Friday, October 16, 2009

A Perfect Arrangement

I'm in California this week to help my friend, Lea, make the final preparations for her wedding this weekend. In honor of this auspicious occasion, and because this is our last wedding of the season, I have decided to make this "Wedding Week" on the blog. Don't worry if you aren't a bride- or groom-to-be, however -- I'll try to make this week's post applicable to the soon-to-be-hitched, already-wed, and don't-believe-in-the-institution-of-marriage, alike. Today's topic: tasty cocktails.

I love flowers. I love growing them, picking them, smelling them, wearing them in my hair, displaying them around my house. I love all of them: from expensive orchids to clovers that grow like weeds in the park. And, for crying out loud, my name is Lily. So naturally, when Lea told me that she planned to arrange the flowers for her wedding herself and asked if I would help, I said an enthusiastic "yes". Lea is by nature very laid-back and I knew she wouldn't expect, or even want, Florist-like perfection from the flowers we arranged. She even chose to buy all of them at the local Farmer's Market, opting to be surprised and use whatever was available at the time, rather than order specific varieties ahead of time from a floral supply. Here are the basic instructions for how to make beautiful flower arrangements for special occasions or just everyday loveliness. All of that said, ladies, unless you have an equally laid-back attitude, and a friend who loves flowers as much as I do, I don't recommend trying this for your own wedding.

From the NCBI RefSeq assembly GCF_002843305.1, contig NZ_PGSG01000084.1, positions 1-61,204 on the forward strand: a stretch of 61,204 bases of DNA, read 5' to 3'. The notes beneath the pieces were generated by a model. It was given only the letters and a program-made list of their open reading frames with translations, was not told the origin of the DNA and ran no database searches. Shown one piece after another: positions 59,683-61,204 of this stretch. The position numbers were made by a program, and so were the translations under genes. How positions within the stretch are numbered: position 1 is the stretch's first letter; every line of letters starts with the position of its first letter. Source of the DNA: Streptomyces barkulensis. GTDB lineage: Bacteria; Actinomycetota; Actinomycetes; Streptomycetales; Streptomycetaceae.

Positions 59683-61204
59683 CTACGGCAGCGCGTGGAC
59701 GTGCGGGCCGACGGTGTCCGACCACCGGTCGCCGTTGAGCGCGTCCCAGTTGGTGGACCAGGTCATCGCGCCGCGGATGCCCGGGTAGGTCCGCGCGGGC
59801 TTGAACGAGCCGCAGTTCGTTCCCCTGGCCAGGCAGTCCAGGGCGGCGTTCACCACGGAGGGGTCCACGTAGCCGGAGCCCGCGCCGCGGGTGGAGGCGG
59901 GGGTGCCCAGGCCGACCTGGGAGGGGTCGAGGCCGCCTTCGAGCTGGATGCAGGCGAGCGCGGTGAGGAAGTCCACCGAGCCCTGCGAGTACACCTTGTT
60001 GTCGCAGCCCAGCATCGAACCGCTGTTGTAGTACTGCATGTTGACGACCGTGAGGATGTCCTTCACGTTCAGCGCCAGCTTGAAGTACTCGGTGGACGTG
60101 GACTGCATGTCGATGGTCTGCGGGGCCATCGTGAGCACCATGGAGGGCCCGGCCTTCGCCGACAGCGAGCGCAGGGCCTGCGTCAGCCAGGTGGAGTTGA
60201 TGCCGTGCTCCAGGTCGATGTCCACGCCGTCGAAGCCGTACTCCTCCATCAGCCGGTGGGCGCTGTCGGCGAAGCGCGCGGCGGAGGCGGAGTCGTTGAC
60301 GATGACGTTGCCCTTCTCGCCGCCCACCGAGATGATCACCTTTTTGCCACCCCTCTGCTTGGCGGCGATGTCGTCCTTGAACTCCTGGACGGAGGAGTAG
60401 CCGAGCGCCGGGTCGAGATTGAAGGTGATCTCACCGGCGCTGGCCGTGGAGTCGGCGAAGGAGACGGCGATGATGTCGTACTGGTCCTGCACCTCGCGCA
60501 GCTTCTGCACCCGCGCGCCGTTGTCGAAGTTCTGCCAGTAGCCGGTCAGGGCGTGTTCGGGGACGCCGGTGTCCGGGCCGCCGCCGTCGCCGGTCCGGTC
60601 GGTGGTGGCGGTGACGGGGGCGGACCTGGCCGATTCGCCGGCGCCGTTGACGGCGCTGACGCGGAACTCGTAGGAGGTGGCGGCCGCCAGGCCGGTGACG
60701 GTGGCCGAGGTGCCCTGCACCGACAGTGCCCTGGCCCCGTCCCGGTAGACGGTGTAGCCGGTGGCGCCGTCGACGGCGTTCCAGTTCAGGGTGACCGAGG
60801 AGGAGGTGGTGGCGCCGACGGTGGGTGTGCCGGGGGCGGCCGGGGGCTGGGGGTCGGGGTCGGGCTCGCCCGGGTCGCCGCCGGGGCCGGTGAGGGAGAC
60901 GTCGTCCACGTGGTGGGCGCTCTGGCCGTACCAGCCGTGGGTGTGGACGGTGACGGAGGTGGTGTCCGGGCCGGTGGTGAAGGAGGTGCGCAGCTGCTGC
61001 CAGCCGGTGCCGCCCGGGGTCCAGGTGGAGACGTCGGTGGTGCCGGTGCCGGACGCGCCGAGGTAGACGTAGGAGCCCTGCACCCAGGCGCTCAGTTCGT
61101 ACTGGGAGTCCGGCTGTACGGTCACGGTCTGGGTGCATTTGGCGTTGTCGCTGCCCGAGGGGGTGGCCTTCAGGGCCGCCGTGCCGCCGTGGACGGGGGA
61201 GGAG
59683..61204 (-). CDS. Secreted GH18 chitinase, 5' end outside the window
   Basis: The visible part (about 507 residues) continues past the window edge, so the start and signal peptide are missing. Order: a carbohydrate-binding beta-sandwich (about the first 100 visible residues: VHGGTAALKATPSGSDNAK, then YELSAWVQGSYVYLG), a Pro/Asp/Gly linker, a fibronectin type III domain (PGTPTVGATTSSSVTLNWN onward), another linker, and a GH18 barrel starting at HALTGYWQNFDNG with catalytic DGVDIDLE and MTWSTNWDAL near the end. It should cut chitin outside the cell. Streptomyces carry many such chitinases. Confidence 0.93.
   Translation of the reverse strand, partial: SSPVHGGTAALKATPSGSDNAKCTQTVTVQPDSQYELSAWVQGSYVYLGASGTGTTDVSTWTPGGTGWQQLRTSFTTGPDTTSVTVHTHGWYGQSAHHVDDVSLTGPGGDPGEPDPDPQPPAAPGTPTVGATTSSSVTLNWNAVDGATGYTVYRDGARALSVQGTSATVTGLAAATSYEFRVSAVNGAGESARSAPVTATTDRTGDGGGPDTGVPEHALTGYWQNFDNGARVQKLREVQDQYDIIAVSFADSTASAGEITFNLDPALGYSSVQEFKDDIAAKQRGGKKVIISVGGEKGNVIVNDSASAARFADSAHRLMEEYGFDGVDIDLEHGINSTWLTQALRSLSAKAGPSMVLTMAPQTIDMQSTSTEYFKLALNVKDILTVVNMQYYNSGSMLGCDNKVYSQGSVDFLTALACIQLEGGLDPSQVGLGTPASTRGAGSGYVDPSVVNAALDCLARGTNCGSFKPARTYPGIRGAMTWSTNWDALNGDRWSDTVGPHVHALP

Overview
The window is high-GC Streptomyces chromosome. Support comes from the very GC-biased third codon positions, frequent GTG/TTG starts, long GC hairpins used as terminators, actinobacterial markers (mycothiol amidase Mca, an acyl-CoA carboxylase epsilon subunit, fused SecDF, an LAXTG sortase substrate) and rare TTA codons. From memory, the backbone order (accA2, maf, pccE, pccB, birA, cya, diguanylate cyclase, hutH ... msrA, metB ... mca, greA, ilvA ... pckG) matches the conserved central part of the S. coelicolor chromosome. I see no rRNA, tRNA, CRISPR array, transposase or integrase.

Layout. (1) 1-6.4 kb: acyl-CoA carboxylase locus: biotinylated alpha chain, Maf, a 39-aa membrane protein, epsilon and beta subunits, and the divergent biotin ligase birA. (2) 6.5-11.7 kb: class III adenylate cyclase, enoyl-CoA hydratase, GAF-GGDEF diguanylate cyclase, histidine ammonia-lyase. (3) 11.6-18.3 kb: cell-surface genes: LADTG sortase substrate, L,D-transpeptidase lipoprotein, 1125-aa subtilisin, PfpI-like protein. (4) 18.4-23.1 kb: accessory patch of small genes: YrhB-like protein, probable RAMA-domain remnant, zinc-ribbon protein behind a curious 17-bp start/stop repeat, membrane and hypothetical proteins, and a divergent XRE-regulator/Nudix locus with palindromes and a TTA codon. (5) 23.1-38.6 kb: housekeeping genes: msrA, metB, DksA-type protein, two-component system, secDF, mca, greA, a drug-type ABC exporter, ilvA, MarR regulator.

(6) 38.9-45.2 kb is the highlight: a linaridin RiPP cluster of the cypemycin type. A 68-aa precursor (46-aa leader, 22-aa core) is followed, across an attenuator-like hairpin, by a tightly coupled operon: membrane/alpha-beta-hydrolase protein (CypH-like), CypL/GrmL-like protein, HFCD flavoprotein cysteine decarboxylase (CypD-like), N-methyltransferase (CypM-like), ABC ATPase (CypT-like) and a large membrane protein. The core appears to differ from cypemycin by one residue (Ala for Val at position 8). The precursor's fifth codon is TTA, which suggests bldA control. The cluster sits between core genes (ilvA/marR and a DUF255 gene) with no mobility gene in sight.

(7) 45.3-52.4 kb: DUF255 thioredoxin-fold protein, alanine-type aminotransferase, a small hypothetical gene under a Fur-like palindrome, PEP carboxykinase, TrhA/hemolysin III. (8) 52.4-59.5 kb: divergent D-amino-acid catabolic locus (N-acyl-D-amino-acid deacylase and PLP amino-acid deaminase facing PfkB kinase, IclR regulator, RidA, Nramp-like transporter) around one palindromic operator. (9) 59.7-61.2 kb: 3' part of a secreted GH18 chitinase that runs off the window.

How to Arrange Flowers

. When buying flowers, try to choose blooms within a complimentary group of colors. Also, make sure to buy some big, showy blooms, like large roses, dahlias, or these pretty Gerbera daisies I am picking out at the Farmer's Market in the photo at right, some smaller blooms (like spray roses or cosmos), and some foliage to fill in.

2. Choose your vessels thoughtfully. Low vessels are great for holding tight ball-shaped arrangements like that at top. Or, if you want something tall and dramatic, obviously choose a vase accordingly.

3. Fill the vase about 3/4 full with room-temperature water. If you are preparing arrangements in advance for an event, use cold water to keep the blooms fresh. If the flower-seller gave you flower food, put that in the water.

4. Start with the large blooms. Cut each stem to the length where it will fit attractively in the vase, arranging each bloom so there are some facing in all directions, making the arrangement attractive from all sides.

5. Fill in the spaces between the large blooms with the smaller blooms. Then, fill in the spaces between the smaller blooms with the foliage. Rotate the arrangement one last time to make sure it looks good from all sides. If anything is sticking out too far, trim the stem to make things even.

6. Love those flowers!

Photo credits: Arrangement: Country Living, Me: Amelia Partridge

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